Writer asks how commissioners were picked

“I don’t recall the elected officials describing the qualifications and experience they were looking for in a commissioner.”

I’ve read the recent letters to the editor regarding the Jackson Township Municipal Utilities Authority (JTMUA) with interest. There are several core themes discussed by the authors: political patronage, qualifications of the current commissioners, cost of commissioners’ salaries and benefits, mission of the JTMUA and the future of the JTMUA. As each has a direct impact on the ratepayer and taxpayer, I think it would be wise to look at each.

Political patronage, as mentioned by Michael Reina, and the selection of the current commissioners go hand in hand.

As for cost, I believe each of the current commissioners gets salary and benefits as detailed by Paul Mayerowitz. I believe they also get a credit toward a state pension by serving on the commission. No wonder so many politically connected [people] crave being appointed to these positions.

But should they receive compensation for their service?

Leslie Savage believes they should, because they are responsible for an $11 million budget. May I remind the reader that these commissioners are not elected by the people, they are appointed by your elected representative. By contrast, your elected school board members, who control a $128 million budget, receive no compensation, benefits or pension credits for their service.

Ms. Savage states that you should be thanking the commissioners for their accomplishments. She is right, but, it’s not the current commissioners that deserve the credit, it’s those that were serving as commissioners before. They were the ones being proactive, implementing preventative maintenance of existing infrastructure and planning for growth. They are the unsung heroes that were diligent in the execution of their duties and they had the qualifications to make it happen.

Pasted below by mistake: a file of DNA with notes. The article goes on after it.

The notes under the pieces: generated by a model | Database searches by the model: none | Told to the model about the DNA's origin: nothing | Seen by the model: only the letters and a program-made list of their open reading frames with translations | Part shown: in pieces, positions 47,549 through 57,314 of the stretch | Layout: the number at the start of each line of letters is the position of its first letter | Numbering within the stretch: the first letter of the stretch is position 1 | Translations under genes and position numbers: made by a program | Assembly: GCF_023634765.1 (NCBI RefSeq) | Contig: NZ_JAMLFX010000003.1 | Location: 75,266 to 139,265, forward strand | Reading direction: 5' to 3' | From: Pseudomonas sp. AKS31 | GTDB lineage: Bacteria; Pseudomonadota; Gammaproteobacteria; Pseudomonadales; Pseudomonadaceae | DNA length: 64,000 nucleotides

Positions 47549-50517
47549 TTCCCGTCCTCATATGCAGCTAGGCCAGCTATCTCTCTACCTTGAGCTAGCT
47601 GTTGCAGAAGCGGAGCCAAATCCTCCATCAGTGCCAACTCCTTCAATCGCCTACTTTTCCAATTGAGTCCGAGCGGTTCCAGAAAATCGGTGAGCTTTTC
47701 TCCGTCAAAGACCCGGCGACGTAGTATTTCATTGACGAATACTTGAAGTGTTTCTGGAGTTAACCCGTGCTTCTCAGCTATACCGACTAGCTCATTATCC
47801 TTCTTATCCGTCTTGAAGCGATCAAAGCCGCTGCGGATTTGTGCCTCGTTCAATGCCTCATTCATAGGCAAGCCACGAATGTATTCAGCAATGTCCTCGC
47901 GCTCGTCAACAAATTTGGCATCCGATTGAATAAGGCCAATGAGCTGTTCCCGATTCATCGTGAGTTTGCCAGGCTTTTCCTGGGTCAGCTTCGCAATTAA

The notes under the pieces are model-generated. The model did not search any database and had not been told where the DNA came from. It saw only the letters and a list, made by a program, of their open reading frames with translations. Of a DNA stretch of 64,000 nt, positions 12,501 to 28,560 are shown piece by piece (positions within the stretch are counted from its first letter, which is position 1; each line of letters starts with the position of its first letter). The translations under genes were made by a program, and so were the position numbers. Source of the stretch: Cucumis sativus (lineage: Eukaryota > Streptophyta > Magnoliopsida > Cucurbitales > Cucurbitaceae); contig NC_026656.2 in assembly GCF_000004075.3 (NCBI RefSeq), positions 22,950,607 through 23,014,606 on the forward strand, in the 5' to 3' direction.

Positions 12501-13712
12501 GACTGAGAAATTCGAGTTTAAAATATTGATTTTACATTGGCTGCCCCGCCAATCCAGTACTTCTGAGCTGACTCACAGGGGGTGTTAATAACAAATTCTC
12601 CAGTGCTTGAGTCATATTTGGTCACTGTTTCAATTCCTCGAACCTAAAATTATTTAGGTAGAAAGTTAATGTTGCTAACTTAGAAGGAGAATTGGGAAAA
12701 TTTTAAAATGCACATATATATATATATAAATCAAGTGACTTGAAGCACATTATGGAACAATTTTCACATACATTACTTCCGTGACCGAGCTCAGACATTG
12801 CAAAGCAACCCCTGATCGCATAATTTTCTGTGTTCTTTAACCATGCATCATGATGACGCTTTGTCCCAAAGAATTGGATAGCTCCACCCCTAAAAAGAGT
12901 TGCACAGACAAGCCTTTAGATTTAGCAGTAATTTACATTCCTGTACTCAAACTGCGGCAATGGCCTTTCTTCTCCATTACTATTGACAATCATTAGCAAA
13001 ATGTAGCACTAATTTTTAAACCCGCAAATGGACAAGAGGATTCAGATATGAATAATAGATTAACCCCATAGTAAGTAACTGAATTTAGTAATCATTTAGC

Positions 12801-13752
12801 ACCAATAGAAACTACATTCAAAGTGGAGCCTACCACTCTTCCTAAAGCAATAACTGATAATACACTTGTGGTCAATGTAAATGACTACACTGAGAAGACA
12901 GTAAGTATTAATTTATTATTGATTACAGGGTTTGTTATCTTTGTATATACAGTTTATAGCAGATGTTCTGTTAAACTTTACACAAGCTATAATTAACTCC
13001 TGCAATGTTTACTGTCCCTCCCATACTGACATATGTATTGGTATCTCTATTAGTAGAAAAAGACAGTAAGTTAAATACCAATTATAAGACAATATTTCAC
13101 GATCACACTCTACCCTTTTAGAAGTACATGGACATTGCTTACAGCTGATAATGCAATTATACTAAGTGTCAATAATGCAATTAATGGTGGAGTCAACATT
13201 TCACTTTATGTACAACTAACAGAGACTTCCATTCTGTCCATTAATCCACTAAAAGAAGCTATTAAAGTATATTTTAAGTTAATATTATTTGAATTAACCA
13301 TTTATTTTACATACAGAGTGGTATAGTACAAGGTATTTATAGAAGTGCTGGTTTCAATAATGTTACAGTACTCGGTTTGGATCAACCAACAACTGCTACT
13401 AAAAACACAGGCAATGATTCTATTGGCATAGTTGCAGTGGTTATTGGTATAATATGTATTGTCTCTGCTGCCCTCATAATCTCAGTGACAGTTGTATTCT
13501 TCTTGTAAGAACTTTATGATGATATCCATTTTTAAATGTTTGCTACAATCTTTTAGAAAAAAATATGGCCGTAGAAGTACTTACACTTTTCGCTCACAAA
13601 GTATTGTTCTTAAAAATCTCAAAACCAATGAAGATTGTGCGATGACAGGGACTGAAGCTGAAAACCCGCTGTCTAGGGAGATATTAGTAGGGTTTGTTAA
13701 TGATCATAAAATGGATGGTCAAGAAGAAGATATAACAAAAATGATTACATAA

What about qualifications of the current commissioners? Are the current commissioners ratepayers? Do any of the commissioners have conflicts of interest? Are they engineers, lawyers, or have business backgrounds? What was the selection criterion? What will it cost the ratepayers if they have unqualified and inexperienced commissioners? These are the questions the public should be asking their elected officials.

I don’t recall the elected officials describing the qualifications and experience they were looking for in a commissioner. Previous commissioners had business, engineering and legal backgrounds. What are the qualifications of the current commissioners? Doesn’t Bill Allmann, the JTMUA chairman, own a septic company? Is that a qualification or is it considered a conflict of interest?

[The other commissioners] are leading members of the local political clubs. Is that a reasonable qualification for a commissioner? What did the mayor and Township Council find in these people that made their choice so right for the JTMUA? That is the question the taxpayers and ratepayers should ask.

What is the mission of the JTMUA and what is the future of such an entity? The mission should be to provide quality water and sewer services to the ratepayers at the lowest possible cost. The mission should also include a plan for expansion and preventative maintenance of the current infrastructure.

Would Jackson benefit if the agency was dissolved? Clearly Jackson would benefit somewhat by the elimination of several patronage positions, but is that enough? Should the authority be absorbed by the township and would it become problematic and costly like other towns?

These questions would require an objective due diligence study to determine the cost/benefit ratio before such a change could be considered. I would hope that this discussion would involve the taxpayers and ratepayers. I would also look for a more public and transparent appointment process for future commissioners.

Dan Gross